Offers interesting information on a lesser-known hero.

EVELYN HOOKER AND THE FAIRY PROJECT

A true story of true allyship.

This straightforward historical retelling follows the life of Evelyn Hooker, a straight White woman born in Nebraska in 1907, her studies and career in psychology, and the impact of her work to depathologize homosexuality. Some detours explain antisemitism and Hitler’s Germany (Hooker was staying with a Jewish family in Berlin at the time), the cultural context of tuberculosis, and advances in feminism predominantly benefitting White women. Hooker’s pioneering research at UCLA was pivotal in the American Psychiatric Association’s 1973 decision to remove homosexuality from the Diagnostic and Statistical Manual of Mental Disorders. The story is often interrupted by a variety of poetic forms, ranging from found poems to limericks to a sonnet, which distract more than they engage. A helpful note at the beginning of this book reminds readers that, “Language is fluid, and the terminology used to describe sexual orientation has evolved over time to be more specific and respectful,” but given the era and the events described, the work uses “labels like ‘homosexual’ and ‘homosexuality’ in a historical context, and refers mostly to ‘gay people’ or ‘gay men,’ rather than the diverse array of identities we appreciate today.” On the whole, this offers helpful material for young researchers and audiences curious about LGBTQ+ history. Spot art and floral page decorations appear throughout.

Offers interesting information on a lesser-known hero. (timeline, discussion questions, ally guide, suggested reading, other resources, endnotes) (Nonfiction. 12-15)

Pub Date: Sept. 28, 2021

ISBN: 978-1-4338-3047-1

Page Count: 160

Publisher: Magination/American Psychological Association

Review Posted Online: Aug. 16, 2021

Kirkus Reviews Issue: Sept. 1, 2021

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An engaging, admiring, and insightful portrait of an uncompromising, civic-minded, visionary artist.

MAYA LIN

THINKING WITH HER HANDS

One of the world’s most celebrated creators of civic architecture is profiled in this accessible, engaging biography.

Similar in style and format to her Everybody Paints!: The Lives and Art of the Wyeth Family (2014) and Wideness and Wonder: The Life and Art of Georgia O’Keeffe (2011), Rubin’s well-researched profile examines the career, creative processes, and career milestones of Maya Lin. Rubin discusses at length Lin’s most famous achievement, designing the Vietnam Veterans Memorial in Washington, D.C. Chinese-American Lin was a reserved college student who entered and won the competition to design and build the memorial. Her youth and ethnicity were subjects of great controversy, and Rubin discusses how Lin fought to ensure her vision of the memorial remained intact. Other notable works by Lin, including the Civil Rights Memorial for the Southern Poverty Law Center in Montgomery, Alabama, a library and chapel for the Children’s Defense Fund, the Museum of Chinese in America, and the outdoor Wave Field project are examined but not in as much depth as the Vietnam Veterans Memorial. Attractively designed, the book is illustrated extensively with color photos and drawings.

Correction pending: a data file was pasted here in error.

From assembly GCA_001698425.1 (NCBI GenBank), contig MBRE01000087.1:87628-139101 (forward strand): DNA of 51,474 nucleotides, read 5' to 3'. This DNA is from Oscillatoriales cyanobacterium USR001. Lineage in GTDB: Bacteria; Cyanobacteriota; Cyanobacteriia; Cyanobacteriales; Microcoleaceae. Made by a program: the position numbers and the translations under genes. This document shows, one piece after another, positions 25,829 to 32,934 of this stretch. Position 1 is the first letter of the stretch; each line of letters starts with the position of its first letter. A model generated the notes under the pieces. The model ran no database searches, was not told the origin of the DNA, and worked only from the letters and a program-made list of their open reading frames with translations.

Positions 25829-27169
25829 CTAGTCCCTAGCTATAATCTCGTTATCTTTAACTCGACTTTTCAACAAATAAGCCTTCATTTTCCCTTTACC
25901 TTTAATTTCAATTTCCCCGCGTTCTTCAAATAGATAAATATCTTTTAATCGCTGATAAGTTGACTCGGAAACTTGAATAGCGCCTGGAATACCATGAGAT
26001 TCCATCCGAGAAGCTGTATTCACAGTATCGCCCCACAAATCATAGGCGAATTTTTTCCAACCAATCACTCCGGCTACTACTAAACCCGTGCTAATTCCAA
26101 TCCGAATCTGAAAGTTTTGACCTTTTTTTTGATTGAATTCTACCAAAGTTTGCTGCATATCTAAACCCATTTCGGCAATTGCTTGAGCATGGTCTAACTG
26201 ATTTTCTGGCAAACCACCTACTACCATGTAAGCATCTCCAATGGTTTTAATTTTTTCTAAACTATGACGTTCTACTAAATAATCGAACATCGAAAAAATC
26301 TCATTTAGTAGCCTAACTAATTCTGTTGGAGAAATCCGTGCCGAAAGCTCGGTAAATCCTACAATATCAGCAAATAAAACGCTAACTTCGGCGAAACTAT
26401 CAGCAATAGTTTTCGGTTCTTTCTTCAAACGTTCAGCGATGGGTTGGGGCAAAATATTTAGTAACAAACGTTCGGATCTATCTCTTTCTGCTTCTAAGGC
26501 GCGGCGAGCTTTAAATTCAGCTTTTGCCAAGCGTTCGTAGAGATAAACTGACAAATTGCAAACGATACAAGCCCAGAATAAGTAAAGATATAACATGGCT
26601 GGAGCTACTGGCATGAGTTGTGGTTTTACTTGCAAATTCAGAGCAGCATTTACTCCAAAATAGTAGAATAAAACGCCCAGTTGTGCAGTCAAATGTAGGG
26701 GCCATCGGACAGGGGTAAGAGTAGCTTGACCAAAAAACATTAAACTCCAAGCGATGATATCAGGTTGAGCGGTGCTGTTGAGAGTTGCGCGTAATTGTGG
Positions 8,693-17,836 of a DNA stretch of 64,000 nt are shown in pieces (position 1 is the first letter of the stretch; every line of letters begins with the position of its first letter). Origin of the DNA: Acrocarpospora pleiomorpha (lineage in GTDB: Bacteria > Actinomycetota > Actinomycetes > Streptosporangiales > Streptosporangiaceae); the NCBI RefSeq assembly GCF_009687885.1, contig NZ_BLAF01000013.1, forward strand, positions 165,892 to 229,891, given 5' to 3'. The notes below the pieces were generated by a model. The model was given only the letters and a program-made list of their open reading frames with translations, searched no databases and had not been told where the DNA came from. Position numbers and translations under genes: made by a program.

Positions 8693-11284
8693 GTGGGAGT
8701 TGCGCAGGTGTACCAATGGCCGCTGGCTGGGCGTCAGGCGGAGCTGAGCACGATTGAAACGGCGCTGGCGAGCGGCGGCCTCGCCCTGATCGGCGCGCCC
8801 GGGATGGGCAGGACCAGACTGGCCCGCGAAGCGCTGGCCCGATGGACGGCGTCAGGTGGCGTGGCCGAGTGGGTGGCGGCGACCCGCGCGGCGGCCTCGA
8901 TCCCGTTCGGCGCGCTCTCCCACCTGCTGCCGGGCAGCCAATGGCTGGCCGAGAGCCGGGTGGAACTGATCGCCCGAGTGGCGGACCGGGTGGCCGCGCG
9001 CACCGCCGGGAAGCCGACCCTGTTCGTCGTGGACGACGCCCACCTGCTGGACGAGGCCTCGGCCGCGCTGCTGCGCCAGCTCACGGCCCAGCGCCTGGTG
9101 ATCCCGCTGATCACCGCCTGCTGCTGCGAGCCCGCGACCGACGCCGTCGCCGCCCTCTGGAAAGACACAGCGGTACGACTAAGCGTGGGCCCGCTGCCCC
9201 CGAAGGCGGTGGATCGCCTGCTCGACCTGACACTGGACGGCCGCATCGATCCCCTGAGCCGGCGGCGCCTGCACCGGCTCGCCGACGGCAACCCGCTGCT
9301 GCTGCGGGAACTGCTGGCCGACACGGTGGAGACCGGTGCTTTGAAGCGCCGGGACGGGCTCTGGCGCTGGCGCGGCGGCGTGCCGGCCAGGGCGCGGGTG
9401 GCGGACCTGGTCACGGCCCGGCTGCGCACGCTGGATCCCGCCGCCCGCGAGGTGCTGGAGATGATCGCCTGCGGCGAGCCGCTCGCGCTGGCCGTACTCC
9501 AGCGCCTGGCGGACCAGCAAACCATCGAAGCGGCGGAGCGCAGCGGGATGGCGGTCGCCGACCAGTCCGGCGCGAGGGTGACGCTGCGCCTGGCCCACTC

An engaging, admiring, and insightful portrait of an uncompromising, civic-minded, visionary artist. (bibliography, source notes, index) (Biography. 12-15)

Pub Date: Nov. 7, 2017

ISBN: 978-1-4521-0837-7

Page Count: 112

Publisher: Chronicle Books

Review Posted Online: Aug. 21, 2017

Kirkus Reviews Issue: Sept. 1, 2017

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Lyrical writing focuses on the aftermath of the Holocaust, a vital, underaddressed aspect of survivor stories.

BOY FROM BUCHENWALD

THE TRUE STORY OF A HOLOCAUST SURVIVOR

Following his liberation from the Buchenwald death camp, Romek didn’t know how to reclaim his humanity.

Romek’s childhood in his Polish shtetl of Skarżysko-Kamienna, where he was the youngest of six loving siblings, wasn’t wealthy, but it was idyllic. Skarżysko-Kamienna was “forests and birdsong,” with “the night sky stretching from one end of the horizon to the other.” His family was destroyed and their way of life obliterated with the Nazi invasion of Poland, and Romek lost not just memories, but the accompanying love. Unlike many Holocaust memoirs, this painfully lovely story begins in earnest after the liberation, when Romek was among 1,000 Jewish orphans, the Buchenwald Boys, in need of rehabilitation. Having suffered years of starvation, disease, and being treated as animals, the boys were nearly feral: They fought constantly, had forgotten how to use forks, and set fire to their French relief camp dormitory. Some adults thought they were irredeemable. With endless patience, care, and love, the mentors and social workers around them—themselves traumatized Holocaust survivors—brought Romek back from the brink. Even in a loving and protective environment, in a France where the boys were treated overwhelmingly kindly by the populace, it took time to remember goodness. Parallels between anti-Semitism and racism in the U.S. and Canada are gentle but explicit.

Lyrical writing focuses on the aftermath of the Holocaust, a vital, underaddressed aspect of survivor stories. (historical note, timeline) (Memoir. 12-14)

Pub Date: May 11, 2021

ISBN: 978-1-5476-0600-9

Page Count: 288

Publisher: Bloomsbury

Review Posted Online: March 25, 2021

Kirkus Reviews Issue: April 15, 2021

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